14 Interacting Particles on Finite Graphs (March 10, 1994)

14.7 Other coupling examples

Example 14.32

An mm-particle process on the circle.

Fix m<Km<K. Consider mm indistinguishable balls distributed amongst KK boxes, at most one ball to a box, and picture the boxes arranged in a circle. At each step, pick uniformly at random a box, say box ii. If box ii is occupied, do nothing. Otherwise, pick uniformly at random a direction (clockwise or counterclockwise) search from ii in that direction until encountering a ball, and move that ball to box ii. This specifies a Markov chain on the (Km)\left(\begin{array}[]{c}K\\ m\end{array}\right) possible configurations of balls. The chain is reversible and the stationary distribution is uniform. Can we estimate the “mixing time” parameters τ1\tau_{1} and τ2\tau_{2}? Note that as KK\rightarrow\infty there is a limit process involving mm particles on the continuous circle, so we seek bounds which do not depend on KK.

There is a simple-to-describe coupling, where for each of the two versions we pick at each time the same box and the same direction. The coupling has the usual property (c.f. the proof of Proposition 14.30) that the number of “matched” balls (i.e. balls in the same box in both processes) can only increase. But analyzing the coupling time seems very difficult. Cuellar-Montoya [105] carries through a lengthy analysis to show that τ1=O(m10)\tau_{1}=O(m^{10}). In the other direction, the bound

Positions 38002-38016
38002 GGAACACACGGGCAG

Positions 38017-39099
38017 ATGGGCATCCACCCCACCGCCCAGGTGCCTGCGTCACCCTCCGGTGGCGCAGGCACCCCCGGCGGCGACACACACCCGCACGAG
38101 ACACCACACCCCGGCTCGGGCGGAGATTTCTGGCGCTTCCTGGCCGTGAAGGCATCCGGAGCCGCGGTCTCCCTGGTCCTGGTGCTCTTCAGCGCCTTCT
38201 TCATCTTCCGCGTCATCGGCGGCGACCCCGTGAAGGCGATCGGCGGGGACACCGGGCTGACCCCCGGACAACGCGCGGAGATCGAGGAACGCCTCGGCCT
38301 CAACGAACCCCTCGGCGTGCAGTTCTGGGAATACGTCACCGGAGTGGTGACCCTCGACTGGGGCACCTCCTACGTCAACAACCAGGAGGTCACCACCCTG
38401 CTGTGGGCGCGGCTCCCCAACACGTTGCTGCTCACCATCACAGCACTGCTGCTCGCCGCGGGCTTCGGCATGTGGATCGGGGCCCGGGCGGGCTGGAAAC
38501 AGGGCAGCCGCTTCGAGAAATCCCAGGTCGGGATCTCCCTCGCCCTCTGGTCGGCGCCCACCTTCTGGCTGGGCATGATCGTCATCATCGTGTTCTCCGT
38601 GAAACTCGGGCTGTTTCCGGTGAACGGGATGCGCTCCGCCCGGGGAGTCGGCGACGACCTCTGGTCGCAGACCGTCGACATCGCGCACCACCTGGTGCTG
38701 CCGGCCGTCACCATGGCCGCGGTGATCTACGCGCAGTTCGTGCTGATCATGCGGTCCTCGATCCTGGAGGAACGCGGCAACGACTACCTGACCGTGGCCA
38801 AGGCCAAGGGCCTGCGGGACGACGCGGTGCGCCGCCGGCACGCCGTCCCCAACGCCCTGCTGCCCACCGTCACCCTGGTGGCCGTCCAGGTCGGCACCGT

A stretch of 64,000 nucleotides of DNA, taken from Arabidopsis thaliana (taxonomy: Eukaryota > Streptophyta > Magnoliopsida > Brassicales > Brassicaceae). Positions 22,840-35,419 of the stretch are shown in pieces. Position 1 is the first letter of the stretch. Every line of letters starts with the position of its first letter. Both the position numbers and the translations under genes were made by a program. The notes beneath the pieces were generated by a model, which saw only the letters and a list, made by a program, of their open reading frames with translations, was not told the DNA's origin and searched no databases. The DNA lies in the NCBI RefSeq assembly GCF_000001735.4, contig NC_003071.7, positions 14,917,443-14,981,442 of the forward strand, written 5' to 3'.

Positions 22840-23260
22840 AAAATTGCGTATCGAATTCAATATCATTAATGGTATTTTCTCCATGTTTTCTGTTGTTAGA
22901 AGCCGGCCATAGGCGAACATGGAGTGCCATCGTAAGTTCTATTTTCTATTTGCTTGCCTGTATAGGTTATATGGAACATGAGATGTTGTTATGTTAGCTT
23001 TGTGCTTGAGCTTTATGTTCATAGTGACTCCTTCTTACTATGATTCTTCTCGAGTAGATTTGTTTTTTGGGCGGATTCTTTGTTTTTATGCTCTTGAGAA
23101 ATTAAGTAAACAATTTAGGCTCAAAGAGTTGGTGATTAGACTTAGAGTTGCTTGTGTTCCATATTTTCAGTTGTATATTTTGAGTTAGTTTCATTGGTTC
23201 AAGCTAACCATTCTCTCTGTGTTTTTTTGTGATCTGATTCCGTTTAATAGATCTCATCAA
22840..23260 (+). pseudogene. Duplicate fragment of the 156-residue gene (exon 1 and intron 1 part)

is easily established, by applying the extremal characterization (Chapter 3 yyy) to the function

g(𝐱)=i=1msin(2πxi/m)g({\bf x})=\sum_{i=1}^{m}\sin(2\pi x_{i}/m)

where 𝐱=(x1,,xm){\bf x}=(x_{1},\ldots,x_{m}) denotes the configuration with occupied boxes {x1,,xm}\{x_{1},\ldots,x_{m}\}. It is natural to conjecture τ2=Θ(m3)\tau_{2}=\Theta(m^{3}) and τ1=O(m3logm)\tau_{1}=O(m^{3}\log m).

The next example, from Jerrum [198] (xxx cite final version), uses a coupling whose construction is not quite obvious.

Example 14.33

Permutations and words.

Fix a finite alphabet AA of size |A||A|. Fix mm, and consider the set AmA^{m} of “words” 𝐱=(x1,,xm){\bf x}=(x_{1},\ldots,x_{m}) with each xiAx_{i}\in A. Consider the Markov chain on AmA^{m} in which a step 𝐱𝐲{\bf x}\rightarrow{\bf y} is specified by the following two-stage procedure.

Stage 1. Pick a permutation σ\sigma of {1,2,,m}\{1,2,\ldots,m\} uniformly at random from the set of permutations σ\sigma satisfying xσ(i)=xiix_{\sigma(i)}=x_{i}\forall i.

Stage 2. Let (cj(σ);j1)(c_{j}(\sigma);j\geq 1) be the cycles of σ\sigma. For each jj, and independently as jj varies, pick uniformly an element αj\alpha_{j} of AA, and define yi=αjy_{i}=\alpha_{j} for every icj(σ)i\in c_{j}(\sigma).

Here is an alternative description. Write Π\Pi for the set of permutations of {1,,m}\{1,\ldots,m\}. Consider the bipartite graph on vertices AmΠA^{m}\cup\Pi with edge-set {(𝐱,σ):xσ(i)=xii}\{({\bf x},\sigma):x_{\sigma(i)}=x_{i}\forall i\}. Then the chain is random walk on this bipartite graph, watched every second step when it is in AmA^{m}.

From the second description, it is clear that the stationary probabilities π(𝐱)\pi({\bf x}) are proportional to the degree of 𝐱{\bf x} in the bipartite graph, giving

π(𝐱)ana(𝐱)!\pi({\bf x})\propto\prod_{a}n_{a}({\bf x})!

where na(𝐱)=|{i:xi=a}|n_{a}({\bf x})=|\{i:x_{i}=a\}|. We shall use a coupling argument to establish the following bound on variation distance:

d¯(t)m(1-1|A|)t\bar{d}(t)\leq m\left(1-\frac{1}{|A|}\right)^{t} (14.28)

implying that the variation threshold satisfies

τ11+1+logm-log(1-1|A|)1+(1+logm)|A|.\tau_{1}\leq 1+\frac{1+\log m}{-\log(1-\frac{1}{|A|})}\leq 1+(1+\log m)|A|.

The construction of the coupling depends on the following lemma, whose proof is deferred.

Lemma 14.34

Givcen finite sets F1,F2F^{1},F^{2} we can construct (for u=1,2u=1,2) a uniform random permutation σu\sigma^{u} of FuF^{u} with cycles (Cju;j1)(C^{u}_{j};j\geq 1), where the cycles are labeled such that

Cj1F1F2=Cj2F1F2 for all j.C^{1}_{j}\cap F^{1}\cap F^{2}=C^{2}_{j}\cap F^{1}\cap F^{2}\mbox{ for all }j.